Three best table saws

Bob Beacham

A riving knife sits behind the blade — it's often part of the guard. It should never be removed. The job of the riving knife is to stop the board pinching together after it's been cut. If that happens, you get “kickback” — the board is thrown back toward you by the spinning blade.

A good table saw is an indispensable tool for everyone from DIY woodworkers to tradespeople to cabinet makers. Not surprisingly with such a popular machine, there's a huge range of table saws from which to choose.

We've put together the following buying guide to give you the important information you need in order to pick the right model for you. We've also highlighted three of our top picks that we feel offer a good balance between performance and value for the money.

Considerations when choosing table saws

Table saw types

Table saws are a big family. From largest to smallest, they include the following:

Cabinet saws: These are large, permanently sited workshop saws with powerful motors and large cutting capacities favored by furniture makers.

Price: A cabinet saw requires an investment of several thousand dollars.

Hybrid saws: With all the features of a cabinet saw but smaller capacity, these are aimed at general woodworkers who still demand precision.

Price: Hybrid saws cost around $800 to $2,000.

Contractor saws: These are midsize workshop saws for the tradesperson who needs high throughput and good accuracy without fine tolerances.

Price: Contractor saws cost from around $600 to $1,800.

Jobsite saws: As the name suggests, these are portable saws for work on-site. They can still be very robust, and some challenge the capacities of contractor saws.

Price: Jobsite saws cost around $200 to $600.

However, distinctions can be difficult. The difference between hybrid and contractor saws isn't always clear. You'll find lightweight DIY table saws that aren't particularly portable, but they aren't robust enough to qualify as contractor saws.

When that happens, you need to look at capacities, specifications, and the type of work you expect the table saw to accomplish. Permanently sited saws with cast iron tables will always deliver more precision, but they aren't what you need if you're building a stud wall.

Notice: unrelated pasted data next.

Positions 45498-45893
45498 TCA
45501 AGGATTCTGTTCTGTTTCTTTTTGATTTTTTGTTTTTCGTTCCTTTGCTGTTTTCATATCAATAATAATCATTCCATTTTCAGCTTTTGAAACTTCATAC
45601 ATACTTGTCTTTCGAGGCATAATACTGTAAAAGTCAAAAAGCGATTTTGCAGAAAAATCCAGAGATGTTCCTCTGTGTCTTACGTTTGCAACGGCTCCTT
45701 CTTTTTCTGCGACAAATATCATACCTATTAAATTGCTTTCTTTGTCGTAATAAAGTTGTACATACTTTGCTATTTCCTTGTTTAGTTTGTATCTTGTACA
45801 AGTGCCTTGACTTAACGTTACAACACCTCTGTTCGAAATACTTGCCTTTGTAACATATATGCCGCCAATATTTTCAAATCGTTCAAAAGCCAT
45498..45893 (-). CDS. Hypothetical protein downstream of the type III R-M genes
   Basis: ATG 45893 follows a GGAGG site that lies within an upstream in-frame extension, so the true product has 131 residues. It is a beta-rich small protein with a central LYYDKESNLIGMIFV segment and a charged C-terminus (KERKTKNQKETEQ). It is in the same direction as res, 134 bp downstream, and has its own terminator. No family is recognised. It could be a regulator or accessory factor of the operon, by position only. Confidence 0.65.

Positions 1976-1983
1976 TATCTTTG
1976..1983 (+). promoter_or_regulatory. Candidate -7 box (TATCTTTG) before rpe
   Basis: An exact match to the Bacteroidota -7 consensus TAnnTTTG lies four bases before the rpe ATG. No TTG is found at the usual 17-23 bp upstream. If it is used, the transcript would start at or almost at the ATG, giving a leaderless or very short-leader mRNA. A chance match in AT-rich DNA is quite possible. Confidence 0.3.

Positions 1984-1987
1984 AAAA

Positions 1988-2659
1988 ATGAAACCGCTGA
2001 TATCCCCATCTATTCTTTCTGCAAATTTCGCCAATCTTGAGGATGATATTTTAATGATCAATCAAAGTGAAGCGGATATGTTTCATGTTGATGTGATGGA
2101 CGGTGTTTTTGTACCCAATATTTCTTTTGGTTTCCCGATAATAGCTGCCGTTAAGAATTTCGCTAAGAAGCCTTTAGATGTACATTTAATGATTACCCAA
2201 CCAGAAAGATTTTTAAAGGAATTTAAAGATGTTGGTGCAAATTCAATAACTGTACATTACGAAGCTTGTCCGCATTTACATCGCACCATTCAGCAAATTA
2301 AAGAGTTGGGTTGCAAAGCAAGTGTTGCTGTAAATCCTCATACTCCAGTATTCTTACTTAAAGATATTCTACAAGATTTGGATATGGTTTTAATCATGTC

Cabinet and hybrid saws are specialist items, so for the remainder of this guide, we're going to concentrate on popular contractor and jobsite table saws.

Table saw features

Table size: This varies. It's nice to have a large platform, but equally important is how far the rip fence will extend. This can mean even modest-size saws are capable of cutting large sheet material.

Fence: Most fences are aluminum, which is light and doesn't corrode. Look for a substantial cross-section, which adds strength and rigidity. Many are designed to slide on rails. The best have rack and pinion adjustment, which makes it easier to position the fence accurately.

Power: Motor power has a major impact on the thickness and type of wood a saw will cut. Fifteen-amp motors are common, but their performance varies. Most cope well with composites and softwoods and modest-section hardwoods. If you're going to be cutting hardwoods often, look for three or four horsepower output.

Blade: Table saws are usually defined by their blade size. Most jobsite and contractor saws run ten-inch blades, but that doesn't mean they all have the same cutting capacity. It's important to check the depth of cut, because while most will cut standard dimensioned two-by-four lumber (which is actually three and one-half inches thick), some fall a little short, making them no good for site work.